Take a close look and try to figure out what’s wrong with this picture
This is a chart of the S&P 500 from 2008 to the present. Its story is clear: the market plummeted during the financial crisis of 2008 and began recovering in 2009, upon which a great bull market emerged, one that continues to this day. The market may have been more or less flat in 2015, but it regained steam the following year–an election year–after which the Trump Rally propelled stocks to even greater heights.
The chart illustrates an unshakeable confidence in the American economy. A collective expression of faith in the nation’s potential to achieve prosperity. We’re headed toward great times, with great returns, and ever-increasing economic growth. Everyone’s investing, and as a result, the stock market has soared to levels never seen before. The chart clearly show this, and most importantly, the majority of financial experts and media agrees.
Take it from Fed Chair Janet Yellen:
“Would I say there will never, ever be another financial crisis? … Probably that would be going too far. But I do think we’re much safer, and I hope that it will not be in our lifetimes, and I don’t believe it will be.”
The health of the US markets and economy is in great shape. And we can be reasonably optimistic in expecting it to remain this way, possibly throughout our “lifetime.”
Then we come across statements such as this one from Credit Suisse strategist, Andrew Garthwaite:
“One of the major features of the US equity market since the low in 2009 is that the US corporate sector has bought 18% of market cap, while institutions have sold 7% of market cap.”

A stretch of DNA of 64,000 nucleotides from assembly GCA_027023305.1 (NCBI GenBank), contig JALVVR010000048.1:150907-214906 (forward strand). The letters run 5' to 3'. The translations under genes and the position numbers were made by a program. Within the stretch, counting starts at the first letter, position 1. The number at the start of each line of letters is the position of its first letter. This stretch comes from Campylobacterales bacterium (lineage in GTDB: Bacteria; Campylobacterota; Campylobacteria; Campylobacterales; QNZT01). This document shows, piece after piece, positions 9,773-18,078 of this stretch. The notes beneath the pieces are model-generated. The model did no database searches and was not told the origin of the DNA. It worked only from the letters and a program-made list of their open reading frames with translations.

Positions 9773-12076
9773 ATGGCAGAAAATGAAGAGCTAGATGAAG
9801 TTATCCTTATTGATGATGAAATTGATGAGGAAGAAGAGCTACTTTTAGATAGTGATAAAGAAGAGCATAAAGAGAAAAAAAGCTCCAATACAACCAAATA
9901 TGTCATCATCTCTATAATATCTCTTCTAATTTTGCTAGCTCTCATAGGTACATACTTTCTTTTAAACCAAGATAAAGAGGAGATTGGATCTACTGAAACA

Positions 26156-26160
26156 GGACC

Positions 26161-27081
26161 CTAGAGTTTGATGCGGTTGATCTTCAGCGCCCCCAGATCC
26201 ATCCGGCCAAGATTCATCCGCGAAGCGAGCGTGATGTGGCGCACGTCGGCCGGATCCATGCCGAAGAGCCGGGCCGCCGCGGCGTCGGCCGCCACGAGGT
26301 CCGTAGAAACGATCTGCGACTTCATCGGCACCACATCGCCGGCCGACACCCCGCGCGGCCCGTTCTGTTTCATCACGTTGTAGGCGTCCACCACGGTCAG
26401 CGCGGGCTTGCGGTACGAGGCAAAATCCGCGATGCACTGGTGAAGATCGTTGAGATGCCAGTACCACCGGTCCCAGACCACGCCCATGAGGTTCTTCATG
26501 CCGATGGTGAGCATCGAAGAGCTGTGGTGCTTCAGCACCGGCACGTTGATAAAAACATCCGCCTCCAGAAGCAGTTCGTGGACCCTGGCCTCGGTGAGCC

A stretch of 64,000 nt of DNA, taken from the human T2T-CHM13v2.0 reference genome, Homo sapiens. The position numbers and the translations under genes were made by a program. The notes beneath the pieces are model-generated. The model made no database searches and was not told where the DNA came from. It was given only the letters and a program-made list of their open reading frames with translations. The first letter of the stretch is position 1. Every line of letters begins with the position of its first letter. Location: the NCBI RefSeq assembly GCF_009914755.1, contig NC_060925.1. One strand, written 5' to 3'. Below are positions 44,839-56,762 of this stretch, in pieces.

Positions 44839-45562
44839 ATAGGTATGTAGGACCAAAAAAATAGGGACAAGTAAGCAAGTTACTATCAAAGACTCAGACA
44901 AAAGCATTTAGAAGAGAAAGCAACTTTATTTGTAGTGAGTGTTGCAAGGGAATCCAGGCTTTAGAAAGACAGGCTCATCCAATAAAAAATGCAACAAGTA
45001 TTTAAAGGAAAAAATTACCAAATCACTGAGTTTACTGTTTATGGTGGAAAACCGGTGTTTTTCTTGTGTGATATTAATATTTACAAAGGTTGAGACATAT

This means that the tremendous rise you see in the stock market has only “ONE BUYER”–the companies themselves BUYING BACK THEIR OWN STOCK.
Where’s the massive public confidence—the one that our chart clearly shows? The truth is, that it isn’t there. It was never there. What you see is a mirage. And the majority of the American public bought the illusion.
Here’s a more realistic picture:
Despite the massive buybacks, note that “households” in general have been hesitant to risk any money in the markets–perhaps they never truly recovered from the traumatic losses sustained during the 2008 financial crisis. And as far as institutions go, they appear to have been selling at a fierce pace.
Here’s another angle (from Real Investment Advice):
To be clear, we are witnessing an unprecedented moment in the US equities markets: the greatest corporate buy-back spree in history.
It gets worse. The majority of these corporate stock purchases from 2009 to the present are DEBT-FUNDED.
So what exactly is going on…and why? Stock buybacks are one of the four horsemen summoned by corporations to create the illusion of profitability while obscuring the underlying weakness of the overall economy. The other three are labor suppression, wage reduction, and productivity increases.
So when businesses don’t do well–meaning that they haven’t generated any real or significant revenue–company execs can still benefit from the profitability illusion created by stock buybacks. This sheds a new light on the old saying “the market is always right.” In this case, the “real” market is the non-transparent dynamics underlying market prices, whereas the prices we see–the “market” as we know it–has been transformed into an “alternative fact.”
In the end, such tricks will reach an endpoint.
There’s a limit to the costs a business can cut, wages a business can reduce or suppress, and employees a business can terminate. Eventually, the hollow space between real revenue and illusory profits will collapse under the weight of its own deceptive mechanisms. It’s too bad that a large majority of Americans are not in a position to see this collapse before it happens. For those who are already largely invested in gold and silver, such an implosion would be immaterial.
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